Breaching Confidentiality Of Informants
Confidentiality is key to police intelligence gathering, especially in our part of the world. The police are unable to gather critical intelligence tidbits sufficiently enough to prosecute their operations because many people do not have confidence that their identities would be kept secret.
Informants have come under fatal attacks because the police have not handled their confidentialities well.
Many Ghanaians would rather shut up when they have clearly seen a crime committed, the reason being that they would not want to be seen as sources of leakages.
The need therefore for us as a people to be supportive of the police cannot be overemphasized. Most criminals would find it difficult to operate if the people in the neighbourhoods in which they reside would be supportive of the police by reporting such suspected miscreants to them. Unfortunately, the 'mind your own business' mantra appears to have taken sway in our communities much to the detriment of efficient law enforcement in the country.
In the aftermath of the gruesome murder of Major Maxwell Mahama Adam, we have observed a major breach of confidentiality by a police officer which we must expose and condemn so such anomalies would be curtailed.
Following the fleeing of Denkyira-Oboase in the Upper Denkyira segment of the Central Region by the residents, one of the suspected murderers of the army officer reportedly pitched camp in his girlfriend's abode at Dominase near Kasoa, in the same region.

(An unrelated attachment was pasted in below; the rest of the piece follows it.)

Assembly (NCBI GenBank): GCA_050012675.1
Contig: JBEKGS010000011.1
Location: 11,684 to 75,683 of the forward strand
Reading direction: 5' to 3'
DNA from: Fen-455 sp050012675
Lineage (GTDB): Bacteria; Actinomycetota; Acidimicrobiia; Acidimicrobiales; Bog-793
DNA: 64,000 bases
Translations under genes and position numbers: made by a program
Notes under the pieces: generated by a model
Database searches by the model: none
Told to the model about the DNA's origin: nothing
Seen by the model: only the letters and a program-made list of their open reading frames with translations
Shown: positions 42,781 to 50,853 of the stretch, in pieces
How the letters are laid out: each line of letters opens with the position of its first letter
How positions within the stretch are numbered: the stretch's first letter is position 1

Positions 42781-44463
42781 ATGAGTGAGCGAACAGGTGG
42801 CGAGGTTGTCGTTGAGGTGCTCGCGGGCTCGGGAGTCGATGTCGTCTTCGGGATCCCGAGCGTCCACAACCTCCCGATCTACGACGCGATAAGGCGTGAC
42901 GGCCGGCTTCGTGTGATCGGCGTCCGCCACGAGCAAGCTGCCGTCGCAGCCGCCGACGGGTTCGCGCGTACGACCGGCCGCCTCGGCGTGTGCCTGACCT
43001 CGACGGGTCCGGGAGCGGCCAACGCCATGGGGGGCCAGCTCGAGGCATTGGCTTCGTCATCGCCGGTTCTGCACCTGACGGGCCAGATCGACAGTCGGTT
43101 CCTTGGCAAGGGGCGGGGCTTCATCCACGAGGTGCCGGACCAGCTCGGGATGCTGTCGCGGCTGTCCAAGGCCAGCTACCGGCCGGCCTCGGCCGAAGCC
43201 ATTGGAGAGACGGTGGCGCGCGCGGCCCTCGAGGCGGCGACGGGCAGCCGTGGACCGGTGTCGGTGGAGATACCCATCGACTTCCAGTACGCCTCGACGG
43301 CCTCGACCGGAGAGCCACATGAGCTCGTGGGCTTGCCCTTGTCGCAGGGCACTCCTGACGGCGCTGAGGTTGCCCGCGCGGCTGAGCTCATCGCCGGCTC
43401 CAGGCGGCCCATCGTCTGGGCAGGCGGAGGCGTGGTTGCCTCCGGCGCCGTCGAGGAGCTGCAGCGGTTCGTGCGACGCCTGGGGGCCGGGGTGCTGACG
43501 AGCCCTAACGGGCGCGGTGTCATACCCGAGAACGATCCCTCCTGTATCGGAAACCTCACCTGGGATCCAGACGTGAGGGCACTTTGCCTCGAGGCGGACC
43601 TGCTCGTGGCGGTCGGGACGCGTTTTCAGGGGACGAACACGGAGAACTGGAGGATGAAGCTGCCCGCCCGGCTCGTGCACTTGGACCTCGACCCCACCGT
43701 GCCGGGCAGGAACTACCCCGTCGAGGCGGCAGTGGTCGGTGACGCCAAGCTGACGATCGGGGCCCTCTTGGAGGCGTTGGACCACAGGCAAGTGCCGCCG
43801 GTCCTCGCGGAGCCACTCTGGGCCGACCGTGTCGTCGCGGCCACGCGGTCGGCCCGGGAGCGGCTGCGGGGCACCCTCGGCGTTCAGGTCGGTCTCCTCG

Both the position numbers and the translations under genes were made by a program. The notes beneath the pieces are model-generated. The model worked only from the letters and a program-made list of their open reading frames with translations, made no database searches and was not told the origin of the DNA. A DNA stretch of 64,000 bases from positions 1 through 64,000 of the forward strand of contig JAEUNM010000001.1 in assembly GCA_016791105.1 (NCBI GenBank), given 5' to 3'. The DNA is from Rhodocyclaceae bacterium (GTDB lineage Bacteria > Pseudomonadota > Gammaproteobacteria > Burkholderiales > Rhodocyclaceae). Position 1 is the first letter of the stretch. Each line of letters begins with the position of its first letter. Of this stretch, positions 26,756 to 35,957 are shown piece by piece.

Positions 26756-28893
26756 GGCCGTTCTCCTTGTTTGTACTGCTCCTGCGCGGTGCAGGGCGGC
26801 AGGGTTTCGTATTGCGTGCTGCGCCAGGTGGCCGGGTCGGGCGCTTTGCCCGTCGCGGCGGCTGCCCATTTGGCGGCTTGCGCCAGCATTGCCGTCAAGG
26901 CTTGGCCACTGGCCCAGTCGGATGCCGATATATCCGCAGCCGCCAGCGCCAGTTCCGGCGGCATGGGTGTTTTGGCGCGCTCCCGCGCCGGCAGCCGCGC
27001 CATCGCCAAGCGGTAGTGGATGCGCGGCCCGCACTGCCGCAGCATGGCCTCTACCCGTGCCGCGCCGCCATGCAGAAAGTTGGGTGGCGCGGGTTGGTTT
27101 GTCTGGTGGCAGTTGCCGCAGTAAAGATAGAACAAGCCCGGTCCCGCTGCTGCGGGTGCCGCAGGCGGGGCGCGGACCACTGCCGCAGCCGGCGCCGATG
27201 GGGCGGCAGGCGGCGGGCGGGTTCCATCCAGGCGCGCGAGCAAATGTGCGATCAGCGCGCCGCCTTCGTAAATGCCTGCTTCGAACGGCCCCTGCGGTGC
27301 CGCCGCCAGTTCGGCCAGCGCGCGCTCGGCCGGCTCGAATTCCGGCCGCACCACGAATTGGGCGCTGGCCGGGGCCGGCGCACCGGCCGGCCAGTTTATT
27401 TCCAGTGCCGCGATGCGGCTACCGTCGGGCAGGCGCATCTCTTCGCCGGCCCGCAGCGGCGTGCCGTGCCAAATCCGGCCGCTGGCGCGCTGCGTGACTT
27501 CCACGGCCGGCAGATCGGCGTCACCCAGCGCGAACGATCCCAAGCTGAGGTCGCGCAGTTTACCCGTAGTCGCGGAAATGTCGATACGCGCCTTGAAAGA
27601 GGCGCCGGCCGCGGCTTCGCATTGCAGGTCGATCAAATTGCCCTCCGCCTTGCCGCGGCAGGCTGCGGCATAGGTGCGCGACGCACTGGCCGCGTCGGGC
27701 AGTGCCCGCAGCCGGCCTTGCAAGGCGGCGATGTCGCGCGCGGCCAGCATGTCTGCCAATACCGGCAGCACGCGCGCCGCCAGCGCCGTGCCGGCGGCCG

The girlfriend whose effort led to the arrest of her boyfriend must have regretted her action. A police officer at the village perhaps out of excitement, has mentioned loudly how the suspect was arrested thereby exposing the woman.
The life of this lady is definitely in danger because the relations of the suspect would target her for causing his arrest; in fact, she could be killed.
The ripple effect of this is that many more would out of fear for their lives, withhold information necessary for investigations and law enforcement because they do not trust the police.
Under such circumstances therefore all of us, not the police only, are the losers. It is our take therefore that the police officer who caused the identity of the informant to hit the public domain should be sanctioned.
It would not be out of place to remind police officers, especially the fresh ones from the training schools, to appreciate the importance of keeping the identities of informants secret. Anything short of this would affect dismally the work of the police and we members of the public would be at the mercy of criminals. This we must guard against by all means possible.
The importance of informants cannot be overlooked in any given society, including ours.
It is the duty of all Ghanaians to cooperate with the police to fight crime but when such cooperation can lead to fatal consequences, then many would remain indifferent; and that should not be the case.